Ocular Perfusion (ocular + perfusion)

Distribution by Scientific Domains

Terms modified by Ocular Perfusion

  • ocular perfusion pressure

  • Selected Abstracts


    Ocular perfusion and age-related macular degeneration

    ACTA OPHTHALMOLOGICA, Issue 2 2001
    Thomas A. Ciulla
    ABSTRACT. Purpose: To review the role of ocular perfusion in the pathophysiology of age-related macular degeneration (AMD), the leading cause of irreversible blindness in the industrialized world. Methods: Medline search of the literature published in English or with English abstracts from 1966 to 2000 was performed using various combinations of relevant key words. Results: Vascular defects have been identified in both nonexudative and exudative AMD patients using fluorescein angiographic methods, laser Doppler flowmetry, indocyanine green angiography, and color Doppler imaging. Conclusion: Although these studies lend some support to the vascular pathogenesis of AMD, it is not possible to determine if the choroidal perfusion abnormalities play a causative role in nonexudative AMD, if they are simply an association with another primary alteration, such as a primary RPE defect or a genetic defect at the photoreceptor level, or if they are more strongly associated with one particular form of this heterogeneous disease. Further study is warranted. [source]


    Epilepsy Patients Treated with Antiepileptic Drug Therapy Exhibit Compromised Ocular Perfusion Characteristics

    EPILEPSIA, Issue 11 2002
    Emma J. Roff Hilton
    Summary: ,Purpose: Reduced cerebral blood flow and decreased cerebral glucose metabolism have been identified in patients with epilepsy treated with antiepileptic drug (AED) therapy. The purpose of this study was to determine whether ocular haemodynamics are similarly reduced in patients with epilepsy treated with AEDs. Methods: Scanning laser Doppler flowmetry was used to measure retinal capillary microvascular flow, volume, and velocity in the temporal neuroretinal rim of 14 patients diagnosed with epilepsy (mean age, 42.0 ▒ 0.9 years). These values were compared with those of an age- and gender-matched normal subject group (n = 14; mean age, 41.7 ▒ 0.3 years). Student's unpaired two-tailed t tests were used to compare ocular blood-flow parameters between the epilepsy and normal subject groups (p < 0.05; Bonferroni corrected). Results: A significant reduction in retinal blood volume (p = 0.001), flow (p = 0.003), and velocity (p = 0.001) was observed in the epilepsy group (13.52 ▒ 3.75 AU, 219.14 ▒ 76.61 AU, and 0.77 ▒ 0.269 AU, respectively) compared with the normal subject group (19.02 ▒ 5.11 AU, 344.03 ▒ 93.03 AU, and 1.17 ▒ 0.301 AU, respectively). Overall, the percentage mean difference between the epilepsy and normal groups was 36.31% for flow, 28.92% for volume, and 34.19% for velocity. Conclusions: Patients with epilepsy exhibit reduced neuroretinal capillary blood flow, volume, and velocity compared with normal subjects. A reduction in ocular perfusion may have implications for visual function in people with epilepsy. [source]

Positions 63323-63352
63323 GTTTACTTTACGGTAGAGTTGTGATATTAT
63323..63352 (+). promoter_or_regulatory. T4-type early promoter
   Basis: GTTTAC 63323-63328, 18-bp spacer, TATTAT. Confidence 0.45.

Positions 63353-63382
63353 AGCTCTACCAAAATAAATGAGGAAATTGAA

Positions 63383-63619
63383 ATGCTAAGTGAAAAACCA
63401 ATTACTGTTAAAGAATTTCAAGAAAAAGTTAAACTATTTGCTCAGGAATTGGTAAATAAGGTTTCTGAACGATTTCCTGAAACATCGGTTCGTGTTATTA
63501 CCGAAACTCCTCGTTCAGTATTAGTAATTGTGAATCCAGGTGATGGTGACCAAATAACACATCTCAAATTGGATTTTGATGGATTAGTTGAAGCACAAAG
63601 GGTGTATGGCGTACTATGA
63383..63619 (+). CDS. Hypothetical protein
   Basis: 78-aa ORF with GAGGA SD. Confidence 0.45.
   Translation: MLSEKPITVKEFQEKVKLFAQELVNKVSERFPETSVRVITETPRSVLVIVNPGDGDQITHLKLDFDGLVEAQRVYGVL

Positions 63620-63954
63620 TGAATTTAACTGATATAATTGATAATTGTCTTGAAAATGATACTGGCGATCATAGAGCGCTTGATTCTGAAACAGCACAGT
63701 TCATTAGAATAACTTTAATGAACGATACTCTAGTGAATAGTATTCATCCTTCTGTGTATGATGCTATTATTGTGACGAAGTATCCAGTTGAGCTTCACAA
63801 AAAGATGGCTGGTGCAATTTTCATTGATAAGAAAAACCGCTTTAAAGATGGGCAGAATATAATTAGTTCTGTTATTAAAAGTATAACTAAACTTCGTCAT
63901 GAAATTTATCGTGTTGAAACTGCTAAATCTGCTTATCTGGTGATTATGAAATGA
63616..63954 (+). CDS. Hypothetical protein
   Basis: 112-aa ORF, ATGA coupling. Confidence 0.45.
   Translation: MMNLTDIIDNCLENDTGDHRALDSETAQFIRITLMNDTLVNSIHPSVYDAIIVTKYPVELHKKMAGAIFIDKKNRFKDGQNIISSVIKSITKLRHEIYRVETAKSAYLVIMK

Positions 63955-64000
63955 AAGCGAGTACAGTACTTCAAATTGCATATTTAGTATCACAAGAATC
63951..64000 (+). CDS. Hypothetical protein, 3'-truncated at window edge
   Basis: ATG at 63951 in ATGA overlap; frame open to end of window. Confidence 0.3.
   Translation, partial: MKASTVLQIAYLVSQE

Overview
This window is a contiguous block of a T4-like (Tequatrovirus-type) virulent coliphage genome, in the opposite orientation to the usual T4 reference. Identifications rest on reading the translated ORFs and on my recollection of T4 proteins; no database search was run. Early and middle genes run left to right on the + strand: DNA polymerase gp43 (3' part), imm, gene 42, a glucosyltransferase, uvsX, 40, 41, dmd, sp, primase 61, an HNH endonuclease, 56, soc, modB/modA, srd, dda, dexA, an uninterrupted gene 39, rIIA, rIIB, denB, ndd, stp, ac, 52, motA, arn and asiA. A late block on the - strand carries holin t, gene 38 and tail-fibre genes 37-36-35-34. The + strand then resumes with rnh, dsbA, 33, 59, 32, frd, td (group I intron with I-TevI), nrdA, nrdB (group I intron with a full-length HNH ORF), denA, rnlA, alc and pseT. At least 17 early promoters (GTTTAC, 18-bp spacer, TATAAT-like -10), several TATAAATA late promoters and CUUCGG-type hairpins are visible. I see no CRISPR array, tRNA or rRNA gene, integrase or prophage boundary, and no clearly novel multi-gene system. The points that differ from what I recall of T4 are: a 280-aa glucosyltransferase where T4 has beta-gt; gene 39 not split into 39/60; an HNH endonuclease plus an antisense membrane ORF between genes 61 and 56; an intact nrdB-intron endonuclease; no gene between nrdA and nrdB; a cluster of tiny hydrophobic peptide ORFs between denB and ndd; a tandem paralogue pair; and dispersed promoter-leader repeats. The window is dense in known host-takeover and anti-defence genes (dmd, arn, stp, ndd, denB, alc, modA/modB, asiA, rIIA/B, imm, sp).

A double masked placebo controlled study on the effect of nifedipine on optic nerve blood flow and visual field function in patients with open angle glaucoma

    BRITISH JOURNAL OF CLINICAL PHARMACOLOGY, Issue 2 2001
    Georg Rainer
    Aims, To investigate whether nifedipine affects ocular perfusion or visual fields in open angle glaucoma patients. Methods, In a parallel group study nifedipine or placebo was administered for 3 months (n = 30). Ocular fundus pulsation amplitude (FPA), cup blood flow (Flowcup) and visual field mean deviation (MD) were measured. Results, Five patients receiving nifedipine discontinued due to adverse events. Nifedipine did not affect FPA [difference: 0.3 Ám (95% CI ,0.3,0.9); P = 0.70], Flowcup: [difference: ,9 rel.units (95% CI ,133,114); P = 0.99], or MD [difference: 0.2dB (95% CI ,2.2,2.7); P = 0.51]vs placebo. Conclusions, Systemic nifedipine is not well tolerated in glaucoma patients and exerts no effect on visual fields or ocular perfusion. [source]


    Ocular haemodynamic changes after single treatment with photodynamic therapy assessed with non-invasive techniques

    ACTA OPHTHALMOLOGICA, Issue 6 2009